Planned Parenthood and the ACLU of Iowa filed a lawsuit Tuesday seeking to block a mandatory 24-hour abortion waiting period from taking effect.
In the final hours of the 2020 legislative session, the Republican-led legislature introduced and passed a bill requiring Iowans seeking an abortion to attend an extra appointment at least a day before the procedure.
“The requirement of a medically unnecessary appointment prior to their abortion—which I want to note is particularly egregious in the midst of a global pandemic—it’s an enormous hurdle for people who have already made their decision to have an abortion,” said Erin Davison-Rippey, Iowa Executive Director of Planned Parenthood North Central States.
She added this will lead to more than a 24-hour delay for some Iowans, and will prevent some from accessing abortion altogether. But Davison-Rippey said there’s no evidence that mandatory waiting periods lead people seeking abortions to change their mind.
The lawsuit alleges the bill violates the due process and equal protection clauses of the Iowa Constitution. It also targets the way in which the bill was introduced and passed in less than 24 hours, without a chance for public input.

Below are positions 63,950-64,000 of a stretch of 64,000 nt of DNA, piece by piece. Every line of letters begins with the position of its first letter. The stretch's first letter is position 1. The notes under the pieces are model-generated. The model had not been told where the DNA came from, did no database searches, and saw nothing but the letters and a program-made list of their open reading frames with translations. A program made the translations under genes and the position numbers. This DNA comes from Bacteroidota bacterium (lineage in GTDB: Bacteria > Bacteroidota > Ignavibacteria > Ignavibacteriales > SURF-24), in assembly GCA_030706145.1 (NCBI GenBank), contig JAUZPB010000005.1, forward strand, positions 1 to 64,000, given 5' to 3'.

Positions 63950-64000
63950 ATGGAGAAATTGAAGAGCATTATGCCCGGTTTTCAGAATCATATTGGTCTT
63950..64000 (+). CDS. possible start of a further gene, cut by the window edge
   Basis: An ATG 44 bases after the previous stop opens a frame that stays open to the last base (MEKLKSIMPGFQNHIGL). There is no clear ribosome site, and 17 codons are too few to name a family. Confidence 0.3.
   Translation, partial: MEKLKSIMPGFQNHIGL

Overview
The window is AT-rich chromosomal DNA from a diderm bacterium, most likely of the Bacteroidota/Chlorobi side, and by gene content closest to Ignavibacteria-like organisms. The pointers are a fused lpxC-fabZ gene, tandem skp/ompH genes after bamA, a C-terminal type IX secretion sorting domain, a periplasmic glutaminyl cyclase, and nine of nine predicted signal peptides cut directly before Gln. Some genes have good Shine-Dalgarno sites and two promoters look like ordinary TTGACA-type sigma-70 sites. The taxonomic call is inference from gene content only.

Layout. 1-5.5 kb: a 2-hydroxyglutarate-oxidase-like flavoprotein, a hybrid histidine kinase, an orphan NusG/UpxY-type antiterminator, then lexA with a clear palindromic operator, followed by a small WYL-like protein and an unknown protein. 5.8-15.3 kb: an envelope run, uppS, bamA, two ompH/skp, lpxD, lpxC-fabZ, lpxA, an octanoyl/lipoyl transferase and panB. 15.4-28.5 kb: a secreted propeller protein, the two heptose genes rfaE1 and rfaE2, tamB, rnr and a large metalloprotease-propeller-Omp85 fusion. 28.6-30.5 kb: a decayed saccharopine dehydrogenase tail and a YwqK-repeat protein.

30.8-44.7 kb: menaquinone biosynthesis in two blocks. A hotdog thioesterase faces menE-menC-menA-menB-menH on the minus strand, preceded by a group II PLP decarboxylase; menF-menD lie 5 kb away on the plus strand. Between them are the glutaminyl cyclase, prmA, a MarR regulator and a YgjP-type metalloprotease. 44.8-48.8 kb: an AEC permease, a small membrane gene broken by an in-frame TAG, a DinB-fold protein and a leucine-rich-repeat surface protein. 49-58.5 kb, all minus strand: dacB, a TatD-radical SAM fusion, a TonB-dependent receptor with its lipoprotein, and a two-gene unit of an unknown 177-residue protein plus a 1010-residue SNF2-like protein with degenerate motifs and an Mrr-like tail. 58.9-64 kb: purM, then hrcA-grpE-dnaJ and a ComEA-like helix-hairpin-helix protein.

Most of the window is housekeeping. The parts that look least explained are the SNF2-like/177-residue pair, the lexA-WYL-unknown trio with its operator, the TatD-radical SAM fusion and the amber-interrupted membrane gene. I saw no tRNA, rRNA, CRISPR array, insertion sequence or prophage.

Republican Gov. Kim Reynolds has not signed the 24-hour waiting period bill into law. But she has supported and signed abortion restrictions in the past.
The Iowa Supreme Court struck down a 72-hour abortion waiting period in 2018 and ruled that abortion rights have strong state constitutional protections. But the makeup of the Court has changed significantly since then, with four new justices appointed by Reynolds.
Some Republican lawmakers, including waiting period bill sponsor Rep. Shannon Lundgren, R-Peosta, said Iowa has waiting periods for other things and this would not be an unconstitutional burden. She also took aim at the 2018 Iowa Supreme Court ruling.
“Maybe this will provide an opportunity for the courts to rectify the terrible situation they’ve created here in our state,” Lundgren said at the time.
ACLU of Iowa Legal Director Rita Bettis Austen disagrees.
“We really have a tremendous independent state court system, and we have every expectation that it’s going to follow the binding legal precedent that is in place in Iowa, and that requires that the law be struck down,” Bettis Austen said.
Planned Parenthood and the ACLU of Iowa have won multiple abortion-related court cases in recent years. Their lawsuits have ultimately blocked a 72-hour waiting period and a ban on most abortions after a fetal heartbeat is detected, among other restrictions.
Reynolds' spokesperson did not respond to a request for comment.